Morgan Stanley plans to cut more staff this year and expects headcount to fall by 7 per cent, or 4,100, as it prepares for weak economic growth globally and low trading volume, the investment bank said on Thursday.
Morgan Stanley, reporting a 24-per-cent decline in second-quarter revenue, is the latest bank to sound gloomy notes about the economy. Banks have had to cope with companies’ reluctance to issue debt and equity, the European debt crisis, and slow stock and bond trading.
But Morgan Stanley also has had its own difficulties, including the threat of a debt rating downgrade, which clobbered its bond-trading business during the second quarter. The bank also faced broad criticism for its handling of the Facebook initial public offering: The shares sank 27 per cent on their first day of trading.
Moody’s Investors Service downgraded the bank less than many investors had feared, and Morgan Stanley’s bond trading business has picked up in the third quarter, but economic headwinds still make the financial services sector difficult, Chief Financial Officer Ruth Porat said in an interview.
Revenue in all three of Morgan Stanley’s main businesses – investment banking, wealth management and asset management – dropped in the second quarter.
The bank’s bond trading business, which typically contributes about a fifth of Morgan Stanley’s revenue, saw a 60-per-cent decline, excluding accounting adjustments, posting revenue of $770-million (U.S.).
Morgan Stanley reported second-quarter earnings that generally beat what many analysts had expected, but the bank’s gloomy outlook weighed on its stock. The shares were down 4.4 per cent to $13.37 in late-morning trading.
The bank posted a profit of $564-million, or 29 cents per share, compared with a loss of $558-million, or 38 cents per share, a year earlier. Morgan Stanley also lost money in the first quarter.
For much of the second quarter, investors fretted about whether Moody’s would downgrade Morgan Stanley by three notches, which would leave the bank’s rating just two steps above “junk” status. In the bond trading business, clients are often reluctant to work with counterparties that seem less than rock-solid.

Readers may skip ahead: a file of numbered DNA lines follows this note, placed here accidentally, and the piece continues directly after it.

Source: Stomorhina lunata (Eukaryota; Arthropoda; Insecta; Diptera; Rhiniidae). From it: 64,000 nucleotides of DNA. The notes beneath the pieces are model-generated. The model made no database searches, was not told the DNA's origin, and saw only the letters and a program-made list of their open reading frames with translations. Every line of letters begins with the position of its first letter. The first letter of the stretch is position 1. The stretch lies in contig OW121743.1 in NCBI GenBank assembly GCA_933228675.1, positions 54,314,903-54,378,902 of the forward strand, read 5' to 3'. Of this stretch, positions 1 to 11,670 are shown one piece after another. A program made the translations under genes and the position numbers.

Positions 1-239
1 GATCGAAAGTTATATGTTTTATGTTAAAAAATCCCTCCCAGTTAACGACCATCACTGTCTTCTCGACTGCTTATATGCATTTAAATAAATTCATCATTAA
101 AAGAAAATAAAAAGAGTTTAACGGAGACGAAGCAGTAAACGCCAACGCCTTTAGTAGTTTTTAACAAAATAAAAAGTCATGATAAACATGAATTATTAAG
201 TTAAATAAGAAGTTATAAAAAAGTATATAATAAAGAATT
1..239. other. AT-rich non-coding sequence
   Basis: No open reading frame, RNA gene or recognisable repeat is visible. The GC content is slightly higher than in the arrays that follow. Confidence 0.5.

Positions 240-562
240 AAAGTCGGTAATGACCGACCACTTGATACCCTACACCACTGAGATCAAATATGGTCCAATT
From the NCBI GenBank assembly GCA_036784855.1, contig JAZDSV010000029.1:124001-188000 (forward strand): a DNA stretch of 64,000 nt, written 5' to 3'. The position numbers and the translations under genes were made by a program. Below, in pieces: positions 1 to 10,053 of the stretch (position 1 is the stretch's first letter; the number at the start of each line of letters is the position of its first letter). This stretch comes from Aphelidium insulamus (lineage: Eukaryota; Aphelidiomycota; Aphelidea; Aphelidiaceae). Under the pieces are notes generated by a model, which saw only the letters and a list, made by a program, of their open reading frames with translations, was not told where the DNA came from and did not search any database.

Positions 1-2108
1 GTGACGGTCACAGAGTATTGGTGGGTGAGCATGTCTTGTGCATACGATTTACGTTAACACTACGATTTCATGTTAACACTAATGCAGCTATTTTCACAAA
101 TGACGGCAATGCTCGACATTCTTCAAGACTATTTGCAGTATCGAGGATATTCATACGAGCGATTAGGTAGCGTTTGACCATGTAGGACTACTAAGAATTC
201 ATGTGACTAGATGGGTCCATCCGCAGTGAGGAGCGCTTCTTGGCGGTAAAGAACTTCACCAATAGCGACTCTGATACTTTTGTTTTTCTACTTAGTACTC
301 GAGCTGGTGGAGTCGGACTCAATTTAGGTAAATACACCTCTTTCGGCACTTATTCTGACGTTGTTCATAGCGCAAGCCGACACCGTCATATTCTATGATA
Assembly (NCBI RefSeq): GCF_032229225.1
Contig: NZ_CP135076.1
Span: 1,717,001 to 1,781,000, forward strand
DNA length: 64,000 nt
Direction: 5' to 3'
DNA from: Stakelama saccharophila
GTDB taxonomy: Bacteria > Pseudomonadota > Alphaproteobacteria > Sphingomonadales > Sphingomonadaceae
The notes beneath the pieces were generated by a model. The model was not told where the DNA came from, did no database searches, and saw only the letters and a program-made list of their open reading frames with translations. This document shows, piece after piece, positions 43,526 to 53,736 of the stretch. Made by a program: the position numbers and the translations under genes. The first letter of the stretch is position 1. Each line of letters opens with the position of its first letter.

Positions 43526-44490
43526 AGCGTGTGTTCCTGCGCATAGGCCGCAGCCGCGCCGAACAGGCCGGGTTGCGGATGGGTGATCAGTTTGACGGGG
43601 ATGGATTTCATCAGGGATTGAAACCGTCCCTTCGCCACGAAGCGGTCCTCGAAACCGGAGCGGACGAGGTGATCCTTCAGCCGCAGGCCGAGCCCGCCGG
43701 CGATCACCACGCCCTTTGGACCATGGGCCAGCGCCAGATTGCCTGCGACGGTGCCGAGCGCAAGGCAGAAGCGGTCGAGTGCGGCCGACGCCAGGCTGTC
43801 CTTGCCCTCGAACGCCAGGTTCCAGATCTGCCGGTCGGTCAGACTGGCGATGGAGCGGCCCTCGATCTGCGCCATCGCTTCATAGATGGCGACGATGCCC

The downgrade came in late June and was not as bad as many investors had feared – the bank’s main rating was cut to “Baa1,” three steps above junk.
But for the second quarter the damage was done. Bond trading is a particularly important area for Morgan Stanley, and the business has lagged rivals for years. The threat of a downgrade in the second quarter did not help the bank’s efforts to rebuild the group, Ms. Porat told Reuters.
“We spent a lot of time with clients and counterparties addressing questions they might have – and that’s time that otherwise would have been spent focusing on getting new business,” she said.
“As the quarter wore on, in particular as Moody’s extended the timeline for making its decision, it really just put more weight on the whole situation. Clients seemed to take this wait-and-see approach.”
The bank has had to post $3.7-billion of collateral since the downgrade, but business has improved and the pace of collateral calls has slowed since late June, Ms. Porat said in an interview. In July, the bank has had to post just $800-million more collateral.
“We’re certainly seeing that the weight of that Moody’s decision has lifted,” she said.
Overall second-quarter revenue fell 24 per cent to $6.95-billion. The total included a $350-million gain from changes in the value of Morgan Stanley’s debt relative to Treasuries, known as a debt valuation adjustment, or DVA.
Revenue from other businesses also fell amid weak trading and dealmaking, but not as sharply as fixed-income trading. Merger advisory revenue was down 51 per cent to $263-million, and equity and debt underwriting revenue dropped 34 per cent to $621-million. Equity trading excluding DVA fell 36 per cent, to $1.1-billion.
The 2011 second-quarter results included a charge linked to the bank’s conversion of preferred stock owned by Japan’s Mitsubishi UFJ Financial Group into common stock.